Philosophy and Public Affairs 47 (3):288-318 (2019)

Authors
Georgi Gardiner
University of Tennessee, Knoxville
Abstract
According to a common conception of legal proof, satisfying a legal burden requires establishing a claim to a numerical threshold. Beyond reasonable doubt, for example, is often glossed as 90% or 95% likelihood given the evidence. Preponderance of evidence is interpreted as meaning at least 50% likelihood given the evidence. In light of problems with the common conception, I propose a new ‘relevant alternatives’ framework for legal standards of proof. Relevant alternative accounts of knowledge state that a person knows a proposition when their evidence rules out all relevant error possibilities. I adapt this framework to model three legal standards of proof—the preponderance of evidence, clear and convincing evidence, and beyond reasonable doubt standards. I describe virtues of this framework. I argue that, by eschewing numerical thresholds, the relevant alternatives framework avoids problems inherent to rival models. I conclude by articulating aspects of legal normativity and practice illuminated by the relevant alternatives framework.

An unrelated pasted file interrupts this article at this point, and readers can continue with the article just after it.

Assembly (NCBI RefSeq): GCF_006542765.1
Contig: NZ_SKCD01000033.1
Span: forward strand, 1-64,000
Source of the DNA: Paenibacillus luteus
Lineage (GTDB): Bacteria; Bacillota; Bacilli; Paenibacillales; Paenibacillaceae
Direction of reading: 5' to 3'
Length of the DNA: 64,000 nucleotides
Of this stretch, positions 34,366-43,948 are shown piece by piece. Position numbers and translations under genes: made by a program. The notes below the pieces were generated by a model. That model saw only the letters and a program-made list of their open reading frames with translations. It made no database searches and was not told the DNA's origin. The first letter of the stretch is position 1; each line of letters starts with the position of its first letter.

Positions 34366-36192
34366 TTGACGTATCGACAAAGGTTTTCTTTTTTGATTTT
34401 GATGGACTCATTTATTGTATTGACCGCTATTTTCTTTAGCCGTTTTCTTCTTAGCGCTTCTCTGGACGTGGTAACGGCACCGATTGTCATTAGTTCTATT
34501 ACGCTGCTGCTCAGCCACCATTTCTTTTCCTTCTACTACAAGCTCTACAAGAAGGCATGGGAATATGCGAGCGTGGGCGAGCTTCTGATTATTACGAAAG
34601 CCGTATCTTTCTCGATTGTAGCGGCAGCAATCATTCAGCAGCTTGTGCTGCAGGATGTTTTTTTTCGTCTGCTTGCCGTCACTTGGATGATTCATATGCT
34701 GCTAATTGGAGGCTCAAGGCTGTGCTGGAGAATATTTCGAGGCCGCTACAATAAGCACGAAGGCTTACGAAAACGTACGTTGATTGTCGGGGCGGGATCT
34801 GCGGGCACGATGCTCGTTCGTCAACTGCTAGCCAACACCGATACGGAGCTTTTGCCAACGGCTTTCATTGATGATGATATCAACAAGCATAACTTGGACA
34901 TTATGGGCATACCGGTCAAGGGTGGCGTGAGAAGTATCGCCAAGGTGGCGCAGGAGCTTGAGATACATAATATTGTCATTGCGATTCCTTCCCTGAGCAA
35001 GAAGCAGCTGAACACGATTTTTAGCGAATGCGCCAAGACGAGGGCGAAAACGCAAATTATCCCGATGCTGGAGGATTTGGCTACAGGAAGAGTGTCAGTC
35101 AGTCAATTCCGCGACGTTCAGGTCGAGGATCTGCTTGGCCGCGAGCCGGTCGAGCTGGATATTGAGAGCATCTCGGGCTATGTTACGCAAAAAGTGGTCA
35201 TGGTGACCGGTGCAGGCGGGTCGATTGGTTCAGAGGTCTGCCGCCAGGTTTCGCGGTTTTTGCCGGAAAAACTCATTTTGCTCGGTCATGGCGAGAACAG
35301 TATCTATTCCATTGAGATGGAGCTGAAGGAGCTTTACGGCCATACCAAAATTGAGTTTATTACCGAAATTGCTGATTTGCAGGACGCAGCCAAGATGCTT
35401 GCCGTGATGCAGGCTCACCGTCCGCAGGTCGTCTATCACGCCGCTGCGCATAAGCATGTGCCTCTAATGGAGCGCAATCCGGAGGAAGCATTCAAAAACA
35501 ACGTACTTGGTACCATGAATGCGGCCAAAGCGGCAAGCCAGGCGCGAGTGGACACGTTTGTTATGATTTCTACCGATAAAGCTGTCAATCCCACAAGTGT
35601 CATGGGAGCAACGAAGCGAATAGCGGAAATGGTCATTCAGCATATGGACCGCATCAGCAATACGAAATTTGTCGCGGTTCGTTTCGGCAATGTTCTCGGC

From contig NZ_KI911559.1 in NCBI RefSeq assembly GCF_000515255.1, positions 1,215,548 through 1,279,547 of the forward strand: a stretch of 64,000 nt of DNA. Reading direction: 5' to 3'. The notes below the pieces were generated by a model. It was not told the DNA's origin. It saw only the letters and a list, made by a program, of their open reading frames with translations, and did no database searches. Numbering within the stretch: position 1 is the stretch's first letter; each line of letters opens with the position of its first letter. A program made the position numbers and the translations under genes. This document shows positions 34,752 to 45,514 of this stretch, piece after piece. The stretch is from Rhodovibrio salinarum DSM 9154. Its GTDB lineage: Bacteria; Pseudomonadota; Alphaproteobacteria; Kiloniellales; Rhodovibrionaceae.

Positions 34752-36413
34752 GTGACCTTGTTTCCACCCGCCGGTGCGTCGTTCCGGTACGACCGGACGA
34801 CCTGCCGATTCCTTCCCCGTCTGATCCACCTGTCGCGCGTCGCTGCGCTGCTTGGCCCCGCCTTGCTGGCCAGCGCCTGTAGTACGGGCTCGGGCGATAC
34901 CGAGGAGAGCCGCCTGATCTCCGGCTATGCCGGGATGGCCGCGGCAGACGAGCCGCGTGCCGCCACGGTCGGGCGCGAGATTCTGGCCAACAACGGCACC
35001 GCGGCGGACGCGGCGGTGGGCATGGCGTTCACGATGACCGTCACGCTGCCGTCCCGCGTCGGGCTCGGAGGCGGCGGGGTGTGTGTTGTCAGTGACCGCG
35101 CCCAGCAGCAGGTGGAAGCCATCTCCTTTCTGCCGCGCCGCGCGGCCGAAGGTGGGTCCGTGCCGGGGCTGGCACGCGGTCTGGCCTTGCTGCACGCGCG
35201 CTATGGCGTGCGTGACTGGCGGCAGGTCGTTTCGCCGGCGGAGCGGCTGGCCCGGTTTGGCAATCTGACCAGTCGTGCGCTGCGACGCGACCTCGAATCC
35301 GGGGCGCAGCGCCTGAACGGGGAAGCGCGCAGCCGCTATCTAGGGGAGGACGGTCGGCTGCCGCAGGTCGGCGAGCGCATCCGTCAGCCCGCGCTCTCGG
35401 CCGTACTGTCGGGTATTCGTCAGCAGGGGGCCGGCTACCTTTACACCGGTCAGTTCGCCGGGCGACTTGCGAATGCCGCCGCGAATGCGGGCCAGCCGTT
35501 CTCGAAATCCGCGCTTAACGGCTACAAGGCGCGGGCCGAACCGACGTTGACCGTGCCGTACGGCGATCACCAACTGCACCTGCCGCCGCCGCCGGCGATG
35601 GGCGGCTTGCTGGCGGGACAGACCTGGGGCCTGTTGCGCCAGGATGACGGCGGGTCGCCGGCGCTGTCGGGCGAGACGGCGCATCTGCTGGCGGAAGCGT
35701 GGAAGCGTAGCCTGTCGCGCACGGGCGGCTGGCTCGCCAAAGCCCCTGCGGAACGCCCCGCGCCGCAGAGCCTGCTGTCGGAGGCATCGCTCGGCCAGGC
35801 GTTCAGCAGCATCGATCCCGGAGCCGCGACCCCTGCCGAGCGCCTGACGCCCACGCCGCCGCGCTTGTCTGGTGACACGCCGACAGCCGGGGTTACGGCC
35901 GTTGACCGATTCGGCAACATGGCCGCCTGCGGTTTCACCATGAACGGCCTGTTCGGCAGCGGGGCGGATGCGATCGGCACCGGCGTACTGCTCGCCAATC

Keywords legal standards of proof  relevant alternatives theory  beyond reasonable doubt  preponderance of evidence  proof paradox  epistemic possibility
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DOI 10.1111/papa.12149
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Recent Work on the Proof Paradox.Lewis D. Ross - 2020 - Philosophy Compass 15 (6).
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